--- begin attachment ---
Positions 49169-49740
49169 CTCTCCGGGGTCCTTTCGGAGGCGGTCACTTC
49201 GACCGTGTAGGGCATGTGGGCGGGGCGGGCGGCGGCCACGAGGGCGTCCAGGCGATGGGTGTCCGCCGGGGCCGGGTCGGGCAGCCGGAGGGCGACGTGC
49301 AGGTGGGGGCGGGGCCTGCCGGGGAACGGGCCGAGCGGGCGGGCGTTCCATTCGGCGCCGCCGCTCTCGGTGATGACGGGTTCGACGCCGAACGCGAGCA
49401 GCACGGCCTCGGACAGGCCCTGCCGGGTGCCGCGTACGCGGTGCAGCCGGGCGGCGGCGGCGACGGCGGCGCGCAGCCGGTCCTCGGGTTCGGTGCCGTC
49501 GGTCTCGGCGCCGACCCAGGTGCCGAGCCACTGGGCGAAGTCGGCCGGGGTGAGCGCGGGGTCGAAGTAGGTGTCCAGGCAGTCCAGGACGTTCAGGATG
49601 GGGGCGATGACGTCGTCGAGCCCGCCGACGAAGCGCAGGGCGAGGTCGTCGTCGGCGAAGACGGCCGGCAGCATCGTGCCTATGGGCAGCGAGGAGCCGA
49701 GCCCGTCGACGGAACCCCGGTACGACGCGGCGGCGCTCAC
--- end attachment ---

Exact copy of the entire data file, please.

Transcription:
Positions 49169-49740
49169 CTCTCCGGGGTCCTTTCGGAGGCGGTCACTTC
49201 GACCGTGTAGGGCATGTGGGCGGGGCGGGCGGCGGCCACGAGGGCGTCCAGGCGATGGGTGTCCGCCGGGGCCGGGTCGGGCAGCCGGAGGGCGACGTGC
49301 AGGTGGGGGCGGGGCCTGCCGGGGAACGGGCCGAGCGGGCGGGCGTTCCATTCGGCGCCGCCGCTCTCGGTGATGACGGGTTCGACGCCGAACGCGAGCA
49401 GCACGGCCTCGGACAGGCCCTGCCGGGTGCCGCGTACGCGGTGCAGCCGGGCGGCGGCGGCGACGGCGGCGCGCAGCCGGTCCTCGGGTTCGGTGCCGTC
49501 GGTCTCGGCGCCGACCCAGGTGCCGAGCCACTGGGCGAAGTCGGCCGGGGTGAGCGCGGGGTCGAAGTAGGTGTCCAGGCAGTCCAGGACGTTCAGGATG
49601 GGGGCGATGACGTCGTCGAGCCCGCCGACGAAGCGCAGGGCGAGGTCGTCGTCGGCGAAGACGGCCGGCAGCATCGTGCCTATGGGCAGCGAGGAGCCGA
49701 GCCCGTCGACGGAACCCCGGTACGACGCGGCGGCGCTCAC